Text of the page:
The people whose ancestors have been here for 1100 years might be furious, but the resulting black sand beaches are beautiful. The madness of the Ring Road is only metres away, but is strong enough to keep people off. Not so the Atlantic, though. It is devouring the beach even as it builds it up.


That’s just the thing, though. Back at the Glacial Lagoon, the destruction is also a dominant force. Have a look:

Even if you pull the humans and their attempts to view nature free of themselves away from the picture, what remains is destruction, because the lagoon, the river, these icebergs and the black sands of Diamond Beach are all a result of a dying glacier, melting under climate change. Nature, this is not, but what nature looks like as it corrects an industrial intervention. Of course, at that other great black sand beach, Dritvík, you can ignore the ogres, if you like, and even the ruins of Iceland’s great fishing camp, home to 500 men every summer…

 

… and if you forego that trail because no-one mentioned it, and the tourbus took you to the trailhead at Djupalón, you can forego the ogre there, too, if you like, and enjoy the force of the water on the black sand.

You wouldn’t be thinking like Iceland, though, nor would you in the Hvalfjörður, where the black sand beach is actually the fighter plane airbase that protected the Allied fleet during World War II…

The point is, these black sand beaches are exquisitely beautiful, but it’s best not to bring one’s preconceptions of nature to them. Most of us come from countries and cultures in which history is represented in buildings and human social activity. It’s no different on Iceland, just that here the buildings are made of sand and the human social activity is usually done in conversation with the sand. When you walk those beaches, you are talking with powerful creative and destructive forces. Gunnar wrote about this in his great novel “The Shore of Life,”

which he wrote as a cry of pain after the Battle of the Somme. It is as great a human story as Halldor Laxness’s “Independent People,”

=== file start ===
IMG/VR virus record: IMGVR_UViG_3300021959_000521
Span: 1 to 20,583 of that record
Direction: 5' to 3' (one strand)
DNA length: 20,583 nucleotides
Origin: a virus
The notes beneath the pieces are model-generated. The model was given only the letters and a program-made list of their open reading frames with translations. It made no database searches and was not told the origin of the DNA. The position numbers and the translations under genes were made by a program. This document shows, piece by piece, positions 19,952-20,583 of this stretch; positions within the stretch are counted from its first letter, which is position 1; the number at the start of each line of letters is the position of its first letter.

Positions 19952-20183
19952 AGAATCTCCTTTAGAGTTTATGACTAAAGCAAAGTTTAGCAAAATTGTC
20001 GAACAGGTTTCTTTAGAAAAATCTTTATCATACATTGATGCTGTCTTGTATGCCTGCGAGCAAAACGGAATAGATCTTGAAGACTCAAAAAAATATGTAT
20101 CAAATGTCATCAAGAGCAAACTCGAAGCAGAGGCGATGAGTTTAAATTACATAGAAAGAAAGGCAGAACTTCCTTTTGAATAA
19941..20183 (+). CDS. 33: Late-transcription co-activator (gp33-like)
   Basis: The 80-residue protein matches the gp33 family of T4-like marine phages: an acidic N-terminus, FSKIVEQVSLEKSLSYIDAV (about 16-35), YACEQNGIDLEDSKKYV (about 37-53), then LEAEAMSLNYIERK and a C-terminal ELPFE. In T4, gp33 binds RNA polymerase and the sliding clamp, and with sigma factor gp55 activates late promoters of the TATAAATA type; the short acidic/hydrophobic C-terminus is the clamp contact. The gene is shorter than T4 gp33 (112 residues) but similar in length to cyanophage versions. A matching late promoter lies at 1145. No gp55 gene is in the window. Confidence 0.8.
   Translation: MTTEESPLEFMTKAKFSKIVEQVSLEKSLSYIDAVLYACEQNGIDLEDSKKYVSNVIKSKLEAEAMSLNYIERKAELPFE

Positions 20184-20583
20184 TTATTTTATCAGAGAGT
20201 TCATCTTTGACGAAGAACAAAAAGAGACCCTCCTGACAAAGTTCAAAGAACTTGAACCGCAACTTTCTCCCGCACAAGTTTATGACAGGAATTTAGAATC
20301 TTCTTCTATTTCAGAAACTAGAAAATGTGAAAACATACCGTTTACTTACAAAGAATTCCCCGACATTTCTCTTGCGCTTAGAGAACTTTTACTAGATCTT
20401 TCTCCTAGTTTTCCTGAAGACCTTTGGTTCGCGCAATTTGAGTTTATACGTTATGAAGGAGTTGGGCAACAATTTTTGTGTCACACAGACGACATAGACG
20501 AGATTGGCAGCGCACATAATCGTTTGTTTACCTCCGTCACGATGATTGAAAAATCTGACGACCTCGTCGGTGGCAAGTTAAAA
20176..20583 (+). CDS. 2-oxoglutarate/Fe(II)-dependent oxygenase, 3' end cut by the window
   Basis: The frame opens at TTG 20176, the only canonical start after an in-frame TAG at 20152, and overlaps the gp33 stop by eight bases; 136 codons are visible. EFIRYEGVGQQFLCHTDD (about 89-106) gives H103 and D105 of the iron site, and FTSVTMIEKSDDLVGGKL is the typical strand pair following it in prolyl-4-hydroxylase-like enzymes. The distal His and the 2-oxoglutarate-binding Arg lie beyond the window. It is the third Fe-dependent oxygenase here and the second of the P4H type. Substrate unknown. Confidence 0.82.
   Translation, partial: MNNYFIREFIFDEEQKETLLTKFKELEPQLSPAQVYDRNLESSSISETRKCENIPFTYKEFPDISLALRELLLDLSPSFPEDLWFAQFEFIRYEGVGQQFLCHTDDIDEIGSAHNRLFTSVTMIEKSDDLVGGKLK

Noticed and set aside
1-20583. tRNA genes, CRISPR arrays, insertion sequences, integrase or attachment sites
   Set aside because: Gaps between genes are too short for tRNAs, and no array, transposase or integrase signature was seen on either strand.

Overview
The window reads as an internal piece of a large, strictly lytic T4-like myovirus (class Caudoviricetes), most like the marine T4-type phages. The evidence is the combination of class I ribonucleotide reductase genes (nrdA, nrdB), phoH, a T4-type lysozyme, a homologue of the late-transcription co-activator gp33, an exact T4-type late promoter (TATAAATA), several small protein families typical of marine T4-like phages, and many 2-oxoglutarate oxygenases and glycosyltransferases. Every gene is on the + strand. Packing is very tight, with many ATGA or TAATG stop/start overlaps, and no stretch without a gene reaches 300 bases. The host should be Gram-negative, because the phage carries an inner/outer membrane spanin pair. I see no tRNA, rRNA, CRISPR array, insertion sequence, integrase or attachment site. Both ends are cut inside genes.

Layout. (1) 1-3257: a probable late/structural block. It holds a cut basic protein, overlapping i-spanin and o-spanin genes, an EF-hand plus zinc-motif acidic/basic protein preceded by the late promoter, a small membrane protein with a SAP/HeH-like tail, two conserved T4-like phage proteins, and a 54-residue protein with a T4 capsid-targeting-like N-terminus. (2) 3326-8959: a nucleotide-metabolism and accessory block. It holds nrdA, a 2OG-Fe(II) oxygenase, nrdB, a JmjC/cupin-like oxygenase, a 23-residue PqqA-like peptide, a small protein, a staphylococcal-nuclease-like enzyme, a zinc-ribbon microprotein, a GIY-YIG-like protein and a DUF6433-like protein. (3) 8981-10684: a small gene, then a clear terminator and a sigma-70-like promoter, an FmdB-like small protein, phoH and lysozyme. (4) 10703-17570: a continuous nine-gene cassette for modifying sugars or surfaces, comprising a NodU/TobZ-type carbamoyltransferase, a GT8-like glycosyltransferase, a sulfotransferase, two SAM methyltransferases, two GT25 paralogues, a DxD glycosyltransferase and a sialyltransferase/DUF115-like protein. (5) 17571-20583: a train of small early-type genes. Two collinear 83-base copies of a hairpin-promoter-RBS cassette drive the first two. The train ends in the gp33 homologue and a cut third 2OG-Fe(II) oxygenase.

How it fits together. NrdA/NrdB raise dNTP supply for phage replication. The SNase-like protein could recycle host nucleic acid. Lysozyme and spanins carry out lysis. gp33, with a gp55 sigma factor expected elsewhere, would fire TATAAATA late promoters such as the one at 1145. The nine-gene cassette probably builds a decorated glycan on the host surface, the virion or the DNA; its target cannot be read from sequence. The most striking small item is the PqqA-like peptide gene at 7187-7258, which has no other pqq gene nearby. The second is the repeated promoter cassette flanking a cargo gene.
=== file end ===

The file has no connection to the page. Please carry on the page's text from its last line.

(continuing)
but one that gets far deeper into the soul of the land, right where it battles with the sea.

Diamond Beach

This is the land’s story.

 

Gunnar and the Elves of Vopnafjörður

In downtown Vopnafjörður, right across from the slaughterhouse, there’s a fine elf hill. Gunnar Gunnarsson grew up in this neighbourhood. He would have seen this hill everyday, and no doubt climbed it often.

Now, it might be hard to visit a “real” elf here (at any rate, it’s out of your control), but you can visit Gunnar.

He has flowers and birds, and place for you to sit down.

This is a pre-Happy-Camper kind of Icelandic travel. There are a lot of Icelanders honours with their very own copper head in the trees. To visit them is a kind of pilgrimage.

Hi, Gunnar.

Of Seals and Men

Notice how little attention the seals are paying to either global warming or humans attracted to global warming and seals.

There’s a lovely crowd of them off of the mouth of the glacial river flowing out of the glacial lagoon these days, but, to tell the truth, if you go the the Selfljót and look for them in the estuary at the tide change you will have a lot more fun, even if you don’t see a single one.

This was the Iceland that Gunnar left for Denmark, and the one he returned to when war threatened the world. It’s still there, if you look for it, because even if Gunnar didn’t find it again, and you aren’t likely to, either, with a little luck the search will be the finding. Iceland will change you, if you work at it.

Reading Iceland